Pokemon Emerald

Pokémon Emerald

Pokémon Emerald

More green for Nintendo's coffers.

Another year, another Pokémon game springs out its red/white casing, fresh from Nintendo's loins. It shouldn’t be any surprise by now; Nintendo knows its market and despite the franchise flickering more in its embers than the full fledged flame of yesteryear, there's obviously still a demand. So here's the usual supply of role-playing, monster collecting, trading and poke/ball jokes. As is often the case with long-running and popular series like this, the question is not so much whether the game is any good but how quickly you're going to open up your Pokémon stitched wallets and plump down the cash for it. Hmph.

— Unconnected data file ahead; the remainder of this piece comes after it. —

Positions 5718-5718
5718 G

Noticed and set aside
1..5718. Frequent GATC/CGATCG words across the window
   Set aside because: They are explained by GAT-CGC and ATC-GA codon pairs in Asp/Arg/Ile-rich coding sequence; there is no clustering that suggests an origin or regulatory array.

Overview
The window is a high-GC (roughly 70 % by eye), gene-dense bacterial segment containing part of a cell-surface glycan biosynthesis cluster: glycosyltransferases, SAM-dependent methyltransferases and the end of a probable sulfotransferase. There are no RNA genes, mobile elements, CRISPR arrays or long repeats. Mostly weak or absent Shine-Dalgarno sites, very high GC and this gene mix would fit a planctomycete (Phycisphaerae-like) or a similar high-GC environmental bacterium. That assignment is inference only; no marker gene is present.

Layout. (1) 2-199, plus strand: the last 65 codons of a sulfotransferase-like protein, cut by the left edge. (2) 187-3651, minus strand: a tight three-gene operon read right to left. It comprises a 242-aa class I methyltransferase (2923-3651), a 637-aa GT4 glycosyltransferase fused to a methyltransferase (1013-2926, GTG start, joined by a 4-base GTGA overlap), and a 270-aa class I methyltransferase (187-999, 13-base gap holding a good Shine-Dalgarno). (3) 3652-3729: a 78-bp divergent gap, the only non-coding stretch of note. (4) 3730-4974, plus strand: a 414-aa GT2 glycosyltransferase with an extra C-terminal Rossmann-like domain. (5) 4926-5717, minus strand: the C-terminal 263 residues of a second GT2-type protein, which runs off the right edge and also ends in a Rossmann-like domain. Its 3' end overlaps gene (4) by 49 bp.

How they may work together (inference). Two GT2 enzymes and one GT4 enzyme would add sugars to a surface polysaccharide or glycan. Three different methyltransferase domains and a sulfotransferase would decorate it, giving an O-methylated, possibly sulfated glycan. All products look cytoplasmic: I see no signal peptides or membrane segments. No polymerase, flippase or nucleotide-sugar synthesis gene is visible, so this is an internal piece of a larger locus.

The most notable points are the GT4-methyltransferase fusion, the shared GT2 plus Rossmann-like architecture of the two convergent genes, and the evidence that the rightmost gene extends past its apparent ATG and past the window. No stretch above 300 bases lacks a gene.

A good if predictable Poké

There's no denying the success of Pokémon is based on a very worthy formula, and much to a degree deserves its long running triumph. Nintendo has crafted a game that takes the more accessible elements of children's story narrative (relatable brave child entering a vast and unknown world of discovery), toy/card collecting (you find your Pokémon of varying abilities, train them into a fighting force for combat and trading), and RPGs (slow turn-based battles, and friendly townsfolk who don’t mind you rifling through their houses and taking their items). From these ingredients, Pokémon is cooked into something worth far more than the sum of its parts, if a little cookie cutter several years on from the original.

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